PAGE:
Gluten Free Fried Chicken

After 5 years, 5 LONG YEARS, I have finally made great tasting, really good gluten free fried chicken. I don’t know if it was the chicken or if the planets lined up in a way to allow me to make really good fried chicken.

Tuesday, after going to the coop for our csa bag, stopping at the West End Community Market, stopping by Deb’s Frozen lemonaid for a cool treat and dropping off the babysitter, Madigan and I were going to have a nice dinner with gluten since Boomer was working. Before I could really get anything going with dinner, Boomer called and said he was going to be home early. So I put the flour away and grabbed the Bob’s Red Mill Gluten Free flour. I have tried gf fried chicken that turned out okay, but nothing I would want to try again.

With the fresh chicken from Bramble Hollow Farm, I cut up the legs and thighs. The bird was processed on Saturday. That would be about the freshest chicken EVER. Anna from Bramble Hollow gave us a couple recipes since the pastured chicken and heritage breeds require different cooking methods. I followed the recipe for Laura’s Summer Picnic Fried Chicken. I only had to replace regular flour with the gf flour. We used Madigan’s rub that she made one day using all the spices I generally leave out on the counter.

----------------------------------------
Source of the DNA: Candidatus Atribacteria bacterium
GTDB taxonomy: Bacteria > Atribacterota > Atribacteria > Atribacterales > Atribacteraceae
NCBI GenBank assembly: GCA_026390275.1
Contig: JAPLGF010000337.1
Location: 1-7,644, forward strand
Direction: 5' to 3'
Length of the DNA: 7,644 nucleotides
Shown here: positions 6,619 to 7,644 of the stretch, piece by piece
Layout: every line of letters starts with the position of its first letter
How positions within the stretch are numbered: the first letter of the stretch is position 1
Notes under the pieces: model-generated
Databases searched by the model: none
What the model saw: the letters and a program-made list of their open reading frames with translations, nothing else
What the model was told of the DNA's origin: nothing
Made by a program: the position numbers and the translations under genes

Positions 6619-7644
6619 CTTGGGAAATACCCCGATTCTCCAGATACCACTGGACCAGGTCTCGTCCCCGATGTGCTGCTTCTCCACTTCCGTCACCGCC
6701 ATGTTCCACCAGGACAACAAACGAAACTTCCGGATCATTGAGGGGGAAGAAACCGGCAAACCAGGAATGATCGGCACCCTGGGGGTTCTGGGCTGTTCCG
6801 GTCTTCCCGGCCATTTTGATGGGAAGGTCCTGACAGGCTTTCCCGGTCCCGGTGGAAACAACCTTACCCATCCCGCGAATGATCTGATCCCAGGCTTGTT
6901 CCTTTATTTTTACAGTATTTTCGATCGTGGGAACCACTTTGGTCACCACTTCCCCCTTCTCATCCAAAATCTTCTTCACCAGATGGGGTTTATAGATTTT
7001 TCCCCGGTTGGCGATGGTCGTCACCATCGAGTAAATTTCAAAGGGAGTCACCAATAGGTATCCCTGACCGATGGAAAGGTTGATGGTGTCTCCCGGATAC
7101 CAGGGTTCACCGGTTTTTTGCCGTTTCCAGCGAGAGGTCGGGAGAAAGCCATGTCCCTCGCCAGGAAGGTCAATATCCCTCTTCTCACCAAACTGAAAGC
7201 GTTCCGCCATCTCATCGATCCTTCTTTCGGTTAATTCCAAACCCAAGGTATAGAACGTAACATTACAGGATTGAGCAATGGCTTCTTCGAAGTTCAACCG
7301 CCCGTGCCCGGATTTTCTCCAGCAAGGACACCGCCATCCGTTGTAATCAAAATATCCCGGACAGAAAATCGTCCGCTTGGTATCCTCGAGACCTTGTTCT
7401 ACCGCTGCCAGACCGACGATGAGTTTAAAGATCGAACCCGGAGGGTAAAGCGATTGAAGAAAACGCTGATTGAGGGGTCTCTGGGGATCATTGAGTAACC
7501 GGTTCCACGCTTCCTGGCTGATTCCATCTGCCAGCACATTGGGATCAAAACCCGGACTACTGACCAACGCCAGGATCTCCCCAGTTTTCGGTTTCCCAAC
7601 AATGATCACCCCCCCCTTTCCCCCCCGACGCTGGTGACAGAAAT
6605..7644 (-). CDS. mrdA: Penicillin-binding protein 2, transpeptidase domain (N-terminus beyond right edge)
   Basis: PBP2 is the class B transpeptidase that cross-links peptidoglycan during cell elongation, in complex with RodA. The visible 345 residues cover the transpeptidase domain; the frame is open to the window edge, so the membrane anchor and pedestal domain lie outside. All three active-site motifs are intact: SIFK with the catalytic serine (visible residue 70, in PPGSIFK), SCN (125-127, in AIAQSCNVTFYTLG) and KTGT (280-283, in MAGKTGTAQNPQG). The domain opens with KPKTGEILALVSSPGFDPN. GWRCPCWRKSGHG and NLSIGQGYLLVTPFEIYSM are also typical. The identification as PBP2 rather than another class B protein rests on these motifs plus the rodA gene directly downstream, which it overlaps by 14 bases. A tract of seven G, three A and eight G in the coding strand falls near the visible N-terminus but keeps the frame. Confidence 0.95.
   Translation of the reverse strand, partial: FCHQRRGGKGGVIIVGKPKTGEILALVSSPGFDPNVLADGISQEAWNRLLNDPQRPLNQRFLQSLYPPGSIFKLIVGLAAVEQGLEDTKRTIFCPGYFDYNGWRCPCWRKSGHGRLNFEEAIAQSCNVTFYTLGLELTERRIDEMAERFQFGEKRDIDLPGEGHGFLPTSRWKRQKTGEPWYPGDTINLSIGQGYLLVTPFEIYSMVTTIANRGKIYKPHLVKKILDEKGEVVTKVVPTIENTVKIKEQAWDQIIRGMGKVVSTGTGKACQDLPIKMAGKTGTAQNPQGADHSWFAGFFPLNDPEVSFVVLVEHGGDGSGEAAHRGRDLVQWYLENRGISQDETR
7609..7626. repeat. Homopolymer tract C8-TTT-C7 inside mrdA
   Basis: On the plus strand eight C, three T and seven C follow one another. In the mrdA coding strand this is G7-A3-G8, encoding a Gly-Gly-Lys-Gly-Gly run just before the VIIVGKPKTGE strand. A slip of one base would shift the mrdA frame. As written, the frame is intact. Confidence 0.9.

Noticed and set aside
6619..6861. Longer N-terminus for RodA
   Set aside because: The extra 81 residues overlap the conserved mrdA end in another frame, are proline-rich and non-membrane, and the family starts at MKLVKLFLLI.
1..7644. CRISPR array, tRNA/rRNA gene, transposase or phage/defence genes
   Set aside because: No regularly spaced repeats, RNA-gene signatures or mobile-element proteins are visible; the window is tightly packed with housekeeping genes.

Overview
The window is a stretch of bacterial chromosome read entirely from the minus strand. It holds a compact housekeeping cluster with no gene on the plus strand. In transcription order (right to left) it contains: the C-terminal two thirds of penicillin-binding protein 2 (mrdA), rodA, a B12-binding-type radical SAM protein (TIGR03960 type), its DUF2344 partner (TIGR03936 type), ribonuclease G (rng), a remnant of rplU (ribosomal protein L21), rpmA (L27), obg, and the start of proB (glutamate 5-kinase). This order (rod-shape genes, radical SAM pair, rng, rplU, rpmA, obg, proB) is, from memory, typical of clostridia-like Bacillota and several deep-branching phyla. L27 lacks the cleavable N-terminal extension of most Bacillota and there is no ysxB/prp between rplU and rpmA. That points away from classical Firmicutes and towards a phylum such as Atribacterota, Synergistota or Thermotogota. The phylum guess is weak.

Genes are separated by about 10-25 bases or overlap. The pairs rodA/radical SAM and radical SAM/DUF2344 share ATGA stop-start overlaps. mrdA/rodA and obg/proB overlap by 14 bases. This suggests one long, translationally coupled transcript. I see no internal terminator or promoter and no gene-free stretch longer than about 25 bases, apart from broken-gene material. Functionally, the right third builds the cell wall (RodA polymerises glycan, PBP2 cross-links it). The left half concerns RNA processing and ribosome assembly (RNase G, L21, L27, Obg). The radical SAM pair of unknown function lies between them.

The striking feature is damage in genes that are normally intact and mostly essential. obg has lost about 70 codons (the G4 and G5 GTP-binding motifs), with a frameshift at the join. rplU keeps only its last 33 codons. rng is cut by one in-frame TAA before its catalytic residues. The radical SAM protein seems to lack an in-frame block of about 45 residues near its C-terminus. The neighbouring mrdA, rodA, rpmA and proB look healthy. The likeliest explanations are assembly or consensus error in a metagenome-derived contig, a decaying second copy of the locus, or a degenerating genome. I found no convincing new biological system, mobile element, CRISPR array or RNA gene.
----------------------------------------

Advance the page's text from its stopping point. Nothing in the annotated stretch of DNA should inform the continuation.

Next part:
Look at that, looks like fried chicken and it tasted so good. As a fried chicken LOVER, I am mostly a fan of the coating. I have always been a chicken wing gal, it’s the highest breading/chicken ratio. We did legs and thighs and the flavor was so good, and it wasn’t just the breading, it was the chicken. With the local corn and tomato, my dinner was all local except for the chicken coating. (I say my dinner, since I opened a can of peas for Boomer since he doesn’t eat tomatoes.)

I know local pastured chicken isn’t for everyone. And when I laid out 50 bucks for chicken yesterday, the frugal part thinks “really..is it worth it”. I even felt obligated to explain myself to Mikaela, our babysitter, about why we choose to buy local pastured chicken and how mass produced chickens are treated. When it is all said and done and you try it, you can see and taste the difference, and for me it’s totally worth it.